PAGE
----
3

) be- come particularly significant around the zero-dispersion wavelength ZDW, where the group velocity dispersion GVD is very small. In this case; the dispersion effect is dom- inated by 

3

, which leads to asymmetric broadening and distortion of ultrashort pulses.

2.2.3 Nonlinear effects

As light beam propagates inside the core of the optical fiber, the intense peak power modifies the refractive index of the fiber material and leads to nonlinear effects.

This material response can be represented by an expansion of the induced polarization, which depends on the intensity of the electric field and the dielectric susceptibility  :

1 2 3

( ) ( ) ( )

P   E   EE   EEE

Eq. 19

where 

( n )

is the n

th

order of susceptibility at optical frequencies. When the applied electric field is significantly weaker than the internal electric field of the dielectric ma- terial, the induced electric polarization consists predominantly of the linear suscepti- bility 

( )1

and as such, results in a linear response within the material. The effects of

1

( )

give rise to the refractive index n Re  

( )1

  and the attenuation coefficient

Im

( )1

 

  . When the intensity of the applied electric field is comparable to the in-

ternal one, the higher order nonlinear terms become significant and need to be taken

(31)

Chapter 2: The physics of fiber lasers

into consideration. The higher order susceptibilities ( n 2  ) are tensors of n+1 rank and are responsible for a variety of nonlinear effects, namely, second harmonic generation and sum frequency generation. It is noted that in isotropic materials 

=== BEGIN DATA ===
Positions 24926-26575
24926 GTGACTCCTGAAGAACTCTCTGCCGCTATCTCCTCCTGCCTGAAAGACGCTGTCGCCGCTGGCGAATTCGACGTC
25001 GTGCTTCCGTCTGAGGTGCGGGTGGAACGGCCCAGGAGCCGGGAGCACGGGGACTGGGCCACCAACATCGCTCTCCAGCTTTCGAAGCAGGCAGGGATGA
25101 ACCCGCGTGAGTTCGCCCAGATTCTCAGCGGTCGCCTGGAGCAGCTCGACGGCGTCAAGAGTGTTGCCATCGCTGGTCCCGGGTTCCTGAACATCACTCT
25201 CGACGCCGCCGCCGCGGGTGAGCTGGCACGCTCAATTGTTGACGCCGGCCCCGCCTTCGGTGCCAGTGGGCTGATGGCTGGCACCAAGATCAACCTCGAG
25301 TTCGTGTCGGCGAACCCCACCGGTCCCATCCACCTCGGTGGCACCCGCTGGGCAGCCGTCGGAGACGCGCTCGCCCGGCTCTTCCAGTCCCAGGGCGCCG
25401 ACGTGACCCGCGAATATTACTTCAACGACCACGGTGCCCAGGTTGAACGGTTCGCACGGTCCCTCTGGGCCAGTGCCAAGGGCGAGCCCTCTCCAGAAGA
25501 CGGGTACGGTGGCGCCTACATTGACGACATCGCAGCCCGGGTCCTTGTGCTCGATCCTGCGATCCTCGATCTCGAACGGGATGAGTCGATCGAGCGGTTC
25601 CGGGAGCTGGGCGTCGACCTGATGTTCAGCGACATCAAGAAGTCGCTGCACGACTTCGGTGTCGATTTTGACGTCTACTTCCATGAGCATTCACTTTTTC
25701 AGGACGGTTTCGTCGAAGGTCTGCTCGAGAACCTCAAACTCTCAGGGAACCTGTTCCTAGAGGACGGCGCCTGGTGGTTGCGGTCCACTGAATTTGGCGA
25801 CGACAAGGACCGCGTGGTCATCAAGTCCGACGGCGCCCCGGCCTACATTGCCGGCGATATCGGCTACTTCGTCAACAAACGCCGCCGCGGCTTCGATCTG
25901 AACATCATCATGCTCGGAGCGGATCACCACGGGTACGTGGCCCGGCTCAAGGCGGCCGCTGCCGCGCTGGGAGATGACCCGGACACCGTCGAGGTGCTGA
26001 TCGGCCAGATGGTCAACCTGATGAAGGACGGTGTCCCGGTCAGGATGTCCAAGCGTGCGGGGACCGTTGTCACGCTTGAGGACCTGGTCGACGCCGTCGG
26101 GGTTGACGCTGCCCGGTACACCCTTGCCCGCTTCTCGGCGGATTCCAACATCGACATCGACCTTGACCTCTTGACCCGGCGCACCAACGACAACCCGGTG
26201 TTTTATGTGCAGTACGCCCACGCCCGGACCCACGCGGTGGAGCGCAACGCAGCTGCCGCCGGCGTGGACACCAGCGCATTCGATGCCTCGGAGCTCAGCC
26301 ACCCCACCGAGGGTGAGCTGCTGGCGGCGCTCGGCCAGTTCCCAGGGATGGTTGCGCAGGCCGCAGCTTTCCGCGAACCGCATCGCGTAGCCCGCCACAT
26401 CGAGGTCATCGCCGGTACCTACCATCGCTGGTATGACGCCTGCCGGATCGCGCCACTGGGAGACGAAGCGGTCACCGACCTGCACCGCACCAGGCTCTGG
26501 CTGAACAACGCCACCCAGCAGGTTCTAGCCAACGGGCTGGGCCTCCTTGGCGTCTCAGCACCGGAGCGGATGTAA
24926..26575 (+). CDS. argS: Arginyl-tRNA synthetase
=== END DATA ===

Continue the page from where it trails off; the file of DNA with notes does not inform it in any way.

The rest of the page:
(2)

is zero under the dipole approximation, therefore in materials like silica fiber, graphene, carbon nanotubes, it is neglected. Consequently, the dominant nonlinear effects in such mate- rials are related to 

( )3

. Typically, 

( )3

is responsible for phenomena including third harmonic generation THG, nonlinear refraction and four-wave mixing FWM. Its con- tributions originated from the electric response of the atoms, the vibrational response of the molecules, thermal effects and electrostriction effects [66]. For optical fibers, the nonlinear processes involving THG and FWM are not efficient unless steps are taken to ensure phase matching. Therefore, most nonlinear effects in fibers originate from nonlinear refraction, referring to the intensity dependence of the refractive index. The total index n is intensity dependent and can be expressed using nonlinear refractive index n

2

and intensity I , given by:

0 2

n( ,I )   n () n I

Eq. 20

3 2

3 Re 8 n

( )

n  

   

Eq. 21

where n (

0

) is the linear refractive index of the material. The nonlinear refractive in- dex gives rise to self-phase modulation SPM and cross-phase modulation XPM. The imaginary part Im

( )3

gives rise to two-photon absorption.

Self-phase modulation SPM

Self-phase modulation leads to the spectral broadening of optical pulses dur- ing propagation. For fibers, this process is related to two length scales, nonlinear length

L

NL

providing the length scale over which nonlinear effects become significant, and

(32)

Chapter 2: The physics of fiber lasers

effective length L

eff

which is shorter than the fiber length as it takes fiber loss into ac- count. These quantities are defined as:

0

1 L

NL

P

Eq. 22

1 exp

eff

( L )

L  

 

Eq. 23

where P

0

is the incident peak power and  is the fiber absorption coefficient.  is the nonlinear parameter defined as:

2 0 eff

n

c A

Eq. 24

where n

2

is the nonlinear refractive index, 

0

is the frequency, c is the speed of light in vacuum and A

eff

is the effective mode area of the fiber.

For a time-scale normalized to the input width T

0

expressed by:

0

T

T

Eq. 25

we have a normalized U such as

0

exp 2

A( z, )P     z U( z, )   

   . If we ignore the dis-